C Caleb Lumbard (Regina, Sask.), OF Greg Student (Sexsmith, Alta.) and LHP Max Williams (Tsawwassen, BC,) are with Mesa. Previous Thunderbirds from north of the border include RHP Nikolas Cardinal (Bonnyville, Alta.) and SS Levi Larmour (Mississauga, Ont.).

 Greg Hamilton, blue shirt, middle, during 2012 ceremonies when the Montpellier Barracudas in France re-named their ball field after Hamilton. He had coached the Cudas. 

Greg Hamilton, blue shirt, middle, during 2012 ceremonies when the Montpellier Barracudas in France re-named their ball field after Hamilton. He had coached the Cudas. 

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Hamilton pitched in Peterborough, then for manager Bob Nelson with the East York juniors, moved on to pitch for the Princeton Tigers. He then coached at Princeton, the University of Maine Black Bears and the Montpellier Barracudas in France. He wasn’t there long but he did make an impact. The Barracudas now play on Greg Hamilton Field.

“In the last 20 years that I have known Greg Hamilton, he has done more for baseball in Canada than anyone I know,” Robb said.

 Ernie Whitt, left and Greg Hamilton shared many a dugout as Canada played in international competitions and Sunday they shared a laugh at home plate. Photo: Eddie Michels.

Ernie Whitt, left and Greg Hamilton shared many a dugout as Canada played in international competitions and Sunday they shared a laugh at home plate. Photo: Eddie Michels.

In 1998, Hamilton took its first Canadian Junior National Team on a spring trip to Florida to play first and second-year pros still at extended spring training.

C-1B Justin Morneau (New Westminster, BC) and LHP Jeff Francis (North Delta, BC) were on that team, but Hamilton said the player who drew the most attention from scouts to his team was LHP Adam Loewen (Surrey, BC). Loewen played on the 2000 team with INF Russell Martin (Montreal, Que.). And in 2002, Loewen was selected fourth over-all by the Baltimore Orioles.

Current Dawgs Academy players, Cesar Valero (Calgary, Alta.) and LaRon Smith (Spruce Grove, Alta.) have been selected to the Canadian Junior National Team by Hamilton. He coached Jim Henderson (Calgary, Alta.) who pitched 155 games majors with the Milwaukee Brewers and the New York Mets as well as INF-C Emerson Frostad (Calgary, Alta.), who played 10 seasons in the minors.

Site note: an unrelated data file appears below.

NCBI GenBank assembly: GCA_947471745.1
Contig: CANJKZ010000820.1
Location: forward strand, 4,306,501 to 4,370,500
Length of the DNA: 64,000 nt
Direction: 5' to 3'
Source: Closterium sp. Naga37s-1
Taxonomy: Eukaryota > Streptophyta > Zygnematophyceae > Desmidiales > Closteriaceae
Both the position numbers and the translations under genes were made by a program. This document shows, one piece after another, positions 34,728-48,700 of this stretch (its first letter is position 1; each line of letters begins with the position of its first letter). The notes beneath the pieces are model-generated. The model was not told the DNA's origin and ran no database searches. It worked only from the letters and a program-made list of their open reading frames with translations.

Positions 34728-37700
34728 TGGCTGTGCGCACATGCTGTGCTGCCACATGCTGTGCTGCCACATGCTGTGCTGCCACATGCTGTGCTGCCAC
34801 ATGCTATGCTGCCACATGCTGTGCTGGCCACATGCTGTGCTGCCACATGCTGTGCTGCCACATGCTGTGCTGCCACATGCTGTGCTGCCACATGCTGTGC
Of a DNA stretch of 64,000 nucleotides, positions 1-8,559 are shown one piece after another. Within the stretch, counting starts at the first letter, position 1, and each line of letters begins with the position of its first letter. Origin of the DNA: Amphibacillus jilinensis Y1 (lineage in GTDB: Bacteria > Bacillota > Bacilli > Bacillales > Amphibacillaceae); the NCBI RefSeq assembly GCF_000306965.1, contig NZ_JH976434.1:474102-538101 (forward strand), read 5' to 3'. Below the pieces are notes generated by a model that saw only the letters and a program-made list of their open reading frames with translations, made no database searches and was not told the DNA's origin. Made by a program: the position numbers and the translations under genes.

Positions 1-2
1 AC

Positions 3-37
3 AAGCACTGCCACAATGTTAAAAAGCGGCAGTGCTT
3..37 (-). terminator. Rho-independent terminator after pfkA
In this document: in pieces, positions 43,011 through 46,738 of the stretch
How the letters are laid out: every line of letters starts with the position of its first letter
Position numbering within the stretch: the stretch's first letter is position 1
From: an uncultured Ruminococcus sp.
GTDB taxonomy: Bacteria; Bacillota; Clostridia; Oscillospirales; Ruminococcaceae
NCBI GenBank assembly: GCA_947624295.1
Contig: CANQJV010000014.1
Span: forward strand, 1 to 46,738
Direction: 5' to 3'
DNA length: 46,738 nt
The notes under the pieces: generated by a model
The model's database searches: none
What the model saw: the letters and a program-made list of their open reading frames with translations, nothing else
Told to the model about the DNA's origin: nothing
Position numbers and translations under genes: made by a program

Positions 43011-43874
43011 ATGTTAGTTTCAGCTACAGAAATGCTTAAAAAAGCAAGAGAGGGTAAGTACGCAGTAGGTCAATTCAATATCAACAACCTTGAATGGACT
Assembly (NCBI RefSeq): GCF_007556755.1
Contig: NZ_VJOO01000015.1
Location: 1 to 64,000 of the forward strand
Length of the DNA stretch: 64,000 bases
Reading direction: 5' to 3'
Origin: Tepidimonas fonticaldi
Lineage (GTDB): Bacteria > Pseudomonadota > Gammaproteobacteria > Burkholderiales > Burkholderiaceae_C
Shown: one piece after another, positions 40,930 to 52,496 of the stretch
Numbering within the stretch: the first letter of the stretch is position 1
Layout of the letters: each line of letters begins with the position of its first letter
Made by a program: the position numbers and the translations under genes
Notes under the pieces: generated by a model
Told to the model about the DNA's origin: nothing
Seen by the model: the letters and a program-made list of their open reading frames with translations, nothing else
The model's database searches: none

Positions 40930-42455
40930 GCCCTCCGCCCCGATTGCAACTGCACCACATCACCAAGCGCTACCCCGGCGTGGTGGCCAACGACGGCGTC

“I have watched the Dawgs from their inception to what it is today — it’s a tremendous honour to be part of this family, I watched John Ircandia keep umpires in check whether it was in Parksville, BC or in Calgary,” Hamilton said. “The Dawgs have helped the national team tremendously.

“When quality players from Alberta and across Canada come to the Dawgs, they come to the national team prepared. It makes it a whole lot easier for the national program when you have kids coming from really great coaching and development programs.”

Hamilton said he does not have a problem sending players to a program like the Dawgs.

“We kind of reinforce each other’s needs, there is a lot of mutual respect,” Hamilton said. 

Hamilton also spoke of the 2016 bench-clearing brawl when Canada battled Mexico in the World Baseball Classic at Phoenix. He mentioned one of Dawgs Hall of Famer Blair Kubicek (Dibby, NS) former players LHP Jay Johnson (Sussex Corner, NB).

“Some of us hid behind the left hook of Jay Johnson,” said Hamilton jokingly. “We wound up on between periods of Hockey Night in Canada with Don Cherry that night.”


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A total of $272,000 US has been committed in scholarships for this fall ... as soon as everyone hands in their final marks. 

The young graduating Dawgs have moved on to play at the next level after learning from co-head coaches Allen Cox and Jeff Duda (Surrey, BC). as well as Tyler Hollick (Calgary, Alta.), Lou Pote, Val Helldobler, Josh MacInnis (Cole Harbour, NS), Bretton Gouthro (Calgary, Alta.), Joe Sergent, Aaron Ethier- (Calgary, Alta.), Brad MacInnis, Scott Smith, Jordan Procyshen (Calgary, Alta.) and Jim Henderson (Calgary, Alta.).

And someday someone from this hard-working coaching staff could join Robb and Hamilton in the Dawgs Hall of Fame.